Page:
It all started with an egg, a frying pan, and an actor with six lines. “Is there anyone out there who still isn’t clear what doing drugs does? Okay, last time. This is your brain. This is drugs. This is your brain on drugs. Any questions?” The year was 1987, and the Drug Enforcement Agency was combatting a crack epidemic that had spread to all but four US states. Meanwhile, cocaine usage had spiked from 4.2 million users to 5.8 million two years prior. But this is not a story about drugs. It’s about eggs. Incredible, edible, titillating, terrifying eggs.

“An egg is sort of a universal,” says Paul Keyes, the creative director of the original “Fried Egg” campaign for the Partnership for a Drug Free America. “And in its form it’s perfect. Here was this egg that, when broken, could never take that form again.”

 The most famous anti-drug commercial of all time was fried to perfection in a kitchen in Los Angeles. The recipe: one egg and zero drugs. The point of the spot was to show the irreversible effect of illegal substances in a way it hadn’t been shown before. The tactic was to turn the familiar, comforting notion of breakfast into something more ominous. The execution had to be precise.

The actor, John Roselius, was trained to crack an egg on a frying pan so it split without destroying the yolk, landing in the bullseye of the pan. “We did use a fair number of eggs,” says Larre Johnson, the copywriter on the campaign. “A couple dozen. It needed to break so that the egg didn’t look like a paintball. It needed to register as an egg.”

Put simply, the “Fried Egg” campaign was egg-porn in its fetal state. 

The sizzle was crucial too, and pumped up in post-production, cementing the twisted association between splattered organs and eggs. The effect was eerie and indelible. It crackled with breakfast perversion. It was so effective, the American Egg Board reportedly took issue with the ad, worried that viewers would associate eggs with the dangers of drugs. Inevitably, the parodies ensued. Saturday Night Live kicked it off “with a side of bacon.” Weird Al and Freddy Krueger followed suit.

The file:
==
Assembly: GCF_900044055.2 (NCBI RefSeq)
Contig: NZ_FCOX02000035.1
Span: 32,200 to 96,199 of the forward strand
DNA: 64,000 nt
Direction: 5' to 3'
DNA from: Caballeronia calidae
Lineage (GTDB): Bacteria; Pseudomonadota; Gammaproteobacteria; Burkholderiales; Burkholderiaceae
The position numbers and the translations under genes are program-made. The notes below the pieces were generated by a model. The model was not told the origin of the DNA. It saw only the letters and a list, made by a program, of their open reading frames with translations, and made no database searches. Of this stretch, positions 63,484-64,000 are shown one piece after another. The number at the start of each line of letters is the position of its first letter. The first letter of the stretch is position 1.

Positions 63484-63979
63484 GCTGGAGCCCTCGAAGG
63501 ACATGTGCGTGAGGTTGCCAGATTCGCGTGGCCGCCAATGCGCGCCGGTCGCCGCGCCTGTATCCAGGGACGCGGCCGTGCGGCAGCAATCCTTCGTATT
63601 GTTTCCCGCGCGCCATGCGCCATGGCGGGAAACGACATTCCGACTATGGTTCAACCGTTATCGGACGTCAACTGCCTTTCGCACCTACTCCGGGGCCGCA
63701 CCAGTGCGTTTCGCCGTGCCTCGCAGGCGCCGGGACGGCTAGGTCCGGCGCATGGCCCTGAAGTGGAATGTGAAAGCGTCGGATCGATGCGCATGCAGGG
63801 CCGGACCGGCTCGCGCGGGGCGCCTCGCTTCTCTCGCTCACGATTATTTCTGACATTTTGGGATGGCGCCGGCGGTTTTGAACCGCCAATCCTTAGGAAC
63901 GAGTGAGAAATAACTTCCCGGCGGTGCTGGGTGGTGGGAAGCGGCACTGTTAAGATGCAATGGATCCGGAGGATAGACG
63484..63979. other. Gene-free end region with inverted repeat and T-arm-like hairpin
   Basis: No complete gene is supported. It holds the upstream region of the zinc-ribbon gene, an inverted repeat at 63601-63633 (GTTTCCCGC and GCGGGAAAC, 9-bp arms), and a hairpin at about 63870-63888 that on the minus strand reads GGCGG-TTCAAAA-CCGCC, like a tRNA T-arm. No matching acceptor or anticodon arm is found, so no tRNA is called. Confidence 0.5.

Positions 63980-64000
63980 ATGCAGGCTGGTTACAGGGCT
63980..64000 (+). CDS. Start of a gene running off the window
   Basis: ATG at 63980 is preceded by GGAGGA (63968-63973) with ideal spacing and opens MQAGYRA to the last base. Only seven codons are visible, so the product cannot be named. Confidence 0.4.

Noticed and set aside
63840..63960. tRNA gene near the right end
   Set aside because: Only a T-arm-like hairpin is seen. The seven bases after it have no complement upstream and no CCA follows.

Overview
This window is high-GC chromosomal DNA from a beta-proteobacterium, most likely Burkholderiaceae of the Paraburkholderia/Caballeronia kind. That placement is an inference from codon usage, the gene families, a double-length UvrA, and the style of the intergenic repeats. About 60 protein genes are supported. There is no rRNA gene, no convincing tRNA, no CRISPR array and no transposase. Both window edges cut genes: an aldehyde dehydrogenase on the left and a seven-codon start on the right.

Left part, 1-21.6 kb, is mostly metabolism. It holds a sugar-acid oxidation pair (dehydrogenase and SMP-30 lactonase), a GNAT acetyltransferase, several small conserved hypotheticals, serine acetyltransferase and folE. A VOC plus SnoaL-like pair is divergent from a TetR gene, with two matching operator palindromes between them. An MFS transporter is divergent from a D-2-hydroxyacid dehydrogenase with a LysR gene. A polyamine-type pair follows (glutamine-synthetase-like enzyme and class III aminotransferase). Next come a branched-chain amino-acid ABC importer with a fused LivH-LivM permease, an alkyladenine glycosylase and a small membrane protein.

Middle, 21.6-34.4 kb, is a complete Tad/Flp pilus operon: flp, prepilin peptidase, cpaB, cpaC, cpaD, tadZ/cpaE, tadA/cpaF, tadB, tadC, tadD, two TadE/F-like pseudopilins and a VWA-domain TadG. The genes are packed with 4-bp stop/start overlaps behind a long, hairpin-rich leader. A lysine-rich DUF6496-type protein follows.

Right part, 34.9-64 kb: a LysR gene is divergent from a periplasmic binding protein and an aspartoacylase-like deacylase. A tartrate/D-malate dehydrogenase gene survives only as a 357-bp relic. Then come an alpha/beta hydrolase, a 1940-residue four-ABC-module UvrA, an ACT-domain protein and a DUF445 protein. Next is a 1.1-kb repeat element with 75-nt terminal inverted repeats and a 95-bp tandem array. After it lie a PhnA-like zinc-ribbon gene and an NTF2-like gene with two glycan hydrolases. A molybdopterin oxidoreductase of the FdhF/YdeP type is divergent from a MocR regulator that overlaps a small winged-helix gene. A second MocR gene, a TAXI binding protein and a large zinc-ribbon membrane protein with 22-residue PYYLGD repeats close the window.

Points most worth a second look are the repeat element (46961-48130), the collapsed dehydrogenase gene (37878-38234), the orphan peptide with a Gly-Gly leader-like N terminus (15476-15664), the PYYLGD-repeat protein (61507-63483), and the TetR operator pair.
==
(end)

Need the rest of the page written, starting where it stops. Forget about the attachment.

Ten years later, in 1997, a new generation of teenagers would be re-exposed to the sobering side of an egg.

We are back in a kitchen, this time with Rachel Leigh Cook. She holds an egg, your brain, and then smashes it with a frying pan, comparing the gelatinous remnants to your brain on heroin. The tone has changed since 1987, along with the drug of choice. Gone is the wise-up message from the sober authority figure who knows better. He’s been replaced by a presumed heroin abuser who knows more. But what’s endured over a decade of cultural and economic shifts is the egg itself.

 Both spots bring to mind the caution with which we handle fragile things, and the moment in which caution is abandoned in a sizzling, tantalizing point of no return. “Sex sells,” that old advertising saying holds true. Eggs are sexy. Or rather, they became sexy back in 1987, when a drug commercial jumpstarted our national obsession with the seedy side of eggs. That was the first moment we equated eggs with a danger we didn’t totally understand. And danger + food = viral. Put simply, the “Fried Egg” campaign was egg-porn in its fetal state. 

If the ads have faced their share of criticism—with Frank Rich and others questioning their effectiveness in combatting drug use, along with their scientific accuracy—there’s no denying the impact of the original spot, which wound the wires of fear and hunger in our brains and tapped into our collective egg-ogling fantasies.

Nearly thirty years after the initial spot, the Los Angeles Times hails eggs as “the star of the food porn world” and Buzzfeed rattles off “21 Videos of Eggs That Are Actually Porn.”  The hashtag #eggporn competes with the handle @eggporn on Instagram. Both show a patchwork of goopy, yolky close-ups, some broken, some precariously in tact, oozing on beds of spinach, meat and bread. “No one’s judging you,” writes @eggporn’s mysterious arbiter. In this brave new world, we embrace the egg and all the complicated ways it makes us feel, but we haven’t forgotten the first funny feelings we had.

In late August of this year, a third riff on the original “Fried Egg” commercial was released. This time the harbinger of the message is off-camera, as if the egg itself, frying in its greasy pan, is speaking to young viewers, and those young viewers are responding, asking questions. (“Weed’s legal, isn’t it?” “Prescription drugs aren’t as bad as street drugs, right?”).

It’s a kinder, gentler message—not about shutting down desires, but acknowledging those desires exist, and talking about them. The egg may not be the scare tactic it once was, but it still makes up stop whatever we’re doing to watch it bleed onto a pan.

 There is something addictive about an egg changing its form. The crack, the sizzle, the film that holds a delicate yolk in place, the urge to break it. It all feels temptingly illicit. Like drugs. Like your brain on drugs. Any questions?